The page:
Acoustic Invisibility Cloak Makes Objects Unhearable

Could shield ships from sonar, create better concert halls

A new acoustic invisibility cloak made of a plastic metamaterial makes objects invisible to sound waves, researchers say. It could be used to shield ships from sonar, or build better soundproof walls for concert halls and other spaces. We’ve seen this idea before, but now Duke University researchers have actually built it.

Invisibility cloaks work by bending light waves in ways that would not normally be possible, through the use of man-made materials called metamaterials. This cloak uses many of the same principles to bend sound waves, so a ship made of this material would render sonar useless, because the sound waves would not bounce back.

This device consists of stacked sheets of plastic peppered with holes, whose arrangement and size redirects sound waves, BBC News reports. The device resonates at frequencies that either absorb or reflect sound waves, so it both blocks and contains them — anything underneath the stack would not hear sound, and sound waves could not be used to locate something coated with the stack. It works in air for audible frequencies between one and four kilohertz, which corresponds to two octaves on the higher half of a piano, BBC says.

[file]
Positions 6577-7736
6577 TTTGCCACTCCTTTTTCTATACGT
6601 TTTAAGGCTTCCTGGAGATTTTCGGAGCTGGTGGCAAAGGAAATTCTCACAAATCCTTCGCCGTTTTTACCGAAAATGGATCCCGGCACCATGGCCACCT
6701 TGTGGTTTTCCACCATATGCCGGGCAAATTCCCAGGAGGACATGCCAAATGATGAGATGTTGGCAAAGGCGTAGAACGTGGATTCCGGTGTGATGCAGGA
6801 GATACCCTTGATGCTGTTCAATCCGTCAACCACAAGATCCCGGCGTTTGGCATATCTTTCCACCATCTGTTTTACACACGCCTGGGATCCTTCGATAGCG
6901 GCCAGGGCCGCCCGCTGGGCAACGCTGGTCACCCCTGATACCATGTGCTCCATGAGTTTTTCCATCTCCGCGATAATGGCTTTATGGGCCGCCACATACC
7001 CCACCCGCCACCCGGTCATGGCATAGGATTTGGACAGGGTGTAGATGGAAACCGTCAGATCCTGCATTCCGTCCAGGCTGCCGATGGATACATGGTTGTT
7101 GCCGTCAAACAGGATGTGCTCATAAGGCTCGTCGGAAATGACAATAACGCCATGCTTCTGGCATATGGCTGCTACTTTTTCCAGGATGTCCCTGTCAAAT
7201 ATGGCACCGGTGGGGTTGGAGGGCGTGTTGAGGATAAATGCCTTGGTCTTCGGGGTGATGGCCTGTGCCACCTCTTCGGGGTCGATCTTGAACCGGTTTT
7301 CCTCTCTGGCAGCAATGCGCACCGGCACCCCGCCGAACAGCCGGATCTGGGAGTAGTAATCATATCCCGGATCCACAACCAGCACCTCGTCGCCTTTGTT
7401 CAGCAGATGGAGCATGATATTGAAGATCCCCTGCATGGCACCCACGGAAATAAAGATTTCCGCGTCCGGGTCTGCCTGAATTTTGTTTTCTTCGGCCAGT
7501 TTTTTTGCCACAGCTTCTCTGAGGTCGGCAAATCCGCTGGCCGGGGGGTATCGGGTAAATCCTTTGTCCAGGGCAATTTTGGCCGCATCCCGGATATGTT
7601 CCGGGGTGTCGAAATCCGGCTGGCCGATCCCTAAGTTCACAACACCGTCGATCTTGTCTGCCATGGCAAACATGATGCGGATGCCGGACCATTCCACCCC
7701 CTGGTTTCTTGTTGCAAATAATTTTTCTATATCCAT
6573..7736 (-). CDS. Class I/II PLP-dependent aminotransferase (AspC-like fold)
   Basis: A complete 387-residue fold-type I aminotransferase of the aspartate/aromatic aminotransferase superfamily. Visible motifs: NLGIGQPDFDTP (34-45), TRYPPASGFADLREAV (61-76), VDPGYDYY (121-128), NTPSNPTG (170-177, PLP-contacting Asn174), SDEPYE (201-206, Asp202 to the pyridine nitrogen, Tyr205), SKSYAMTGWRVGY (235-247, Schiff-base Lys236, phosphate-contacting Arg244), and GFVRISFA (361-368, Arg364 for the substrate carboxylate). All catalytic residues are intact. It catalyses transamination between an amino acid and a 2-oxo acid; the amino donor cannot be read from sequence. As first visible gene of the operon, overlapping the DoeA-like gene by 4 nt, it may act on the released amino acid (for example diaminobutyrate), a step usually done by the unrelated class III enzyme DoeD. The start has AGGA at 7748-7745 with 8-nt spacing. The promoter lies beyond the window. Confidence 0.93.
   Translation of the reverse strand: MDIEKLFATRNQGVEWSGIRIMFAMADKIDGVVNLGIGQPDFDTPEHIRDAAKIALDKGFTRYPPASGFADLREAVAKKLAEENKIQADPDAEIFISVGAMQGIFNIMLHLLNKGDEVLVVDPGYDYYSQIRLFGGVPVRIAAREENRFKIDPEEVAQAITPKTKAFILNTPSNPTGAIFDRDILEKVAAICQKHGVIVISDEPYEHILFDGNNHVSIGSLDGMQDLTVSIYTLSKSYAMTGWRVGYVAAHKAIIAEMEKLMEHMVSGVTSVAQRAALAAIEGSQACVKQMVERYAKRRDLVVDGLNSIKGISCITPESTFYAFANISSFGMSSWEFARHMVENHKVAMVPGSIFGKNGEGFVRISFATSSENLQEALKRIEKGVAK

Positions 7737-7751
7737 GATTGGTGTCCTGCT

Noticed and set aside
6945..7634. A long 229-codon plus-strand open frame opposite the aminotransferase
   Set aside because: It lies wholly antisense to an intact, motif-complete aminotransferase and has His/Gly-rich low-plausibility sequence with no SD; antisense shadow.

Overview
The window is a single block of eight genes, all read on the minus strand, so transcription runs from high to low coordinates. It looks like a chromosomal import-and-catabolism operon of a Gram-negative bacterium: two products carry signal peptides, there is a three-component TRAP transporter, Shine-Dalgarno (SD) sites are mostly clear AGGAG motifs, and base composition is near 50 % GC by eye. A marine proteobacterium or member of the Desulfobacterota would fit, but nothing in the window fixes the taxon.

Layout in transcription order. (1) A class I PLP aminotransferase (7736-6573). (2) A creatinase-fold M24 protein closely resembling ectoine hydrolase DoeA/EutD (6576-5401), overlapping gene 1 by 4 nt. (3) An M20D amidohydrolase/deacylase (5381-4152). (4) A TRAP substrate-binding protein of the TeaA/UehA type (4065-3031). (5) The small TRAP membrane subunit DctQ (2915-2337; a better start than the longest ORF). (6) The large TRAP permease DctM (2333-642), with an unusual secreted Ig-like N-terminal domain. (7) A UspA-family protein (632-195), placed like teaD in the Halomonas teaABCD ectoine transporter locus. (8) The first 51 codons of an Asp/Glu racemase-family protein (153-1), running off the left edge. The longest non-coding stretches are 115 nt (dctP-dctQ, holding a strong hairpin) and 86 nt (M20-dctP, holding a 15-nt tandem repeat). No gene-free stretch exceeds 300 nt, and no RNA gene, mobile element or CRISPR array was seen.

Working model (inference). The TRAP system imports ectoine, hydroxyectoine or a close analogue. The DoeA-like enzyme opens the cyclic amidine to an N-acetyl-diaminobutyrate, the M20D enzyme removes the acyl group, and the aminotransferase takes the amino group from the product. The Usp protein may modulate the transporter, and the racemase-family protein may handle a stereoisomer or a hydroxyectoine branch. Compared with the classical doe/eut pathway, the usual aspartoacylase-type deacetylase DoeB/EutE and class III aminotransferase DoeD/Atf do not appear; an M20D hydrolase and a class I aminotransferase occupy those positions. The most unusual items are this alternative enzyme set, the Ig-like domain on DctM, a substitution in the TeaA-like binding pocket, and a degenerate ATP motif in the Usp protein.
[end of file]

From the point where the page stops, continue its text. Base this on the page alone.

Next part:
Researchers led by Steven Cummer of Duke University tested the stacked sheets on a flat surface, placing a 4-inch block of wood underneath it. The block of wood could not “hear” the sound — there were no sound waves passing through — and “attempts to locate the object using sound waves would not find it,” BBC reports.

Researchers at the University of Illinois demonstrated a different acoustic cloaking device earlier this year, and researchers in Hong Kong built a latex and plastic model last year. Ortwin Hess, a researcher at Imperial College London, told the BBC this work was unique because the metamaterial was fairly simple to engineer — it essentially just involved poking some holes in a special type of plastic.

The research is reported in the journal Physical Review Letters.

BBC News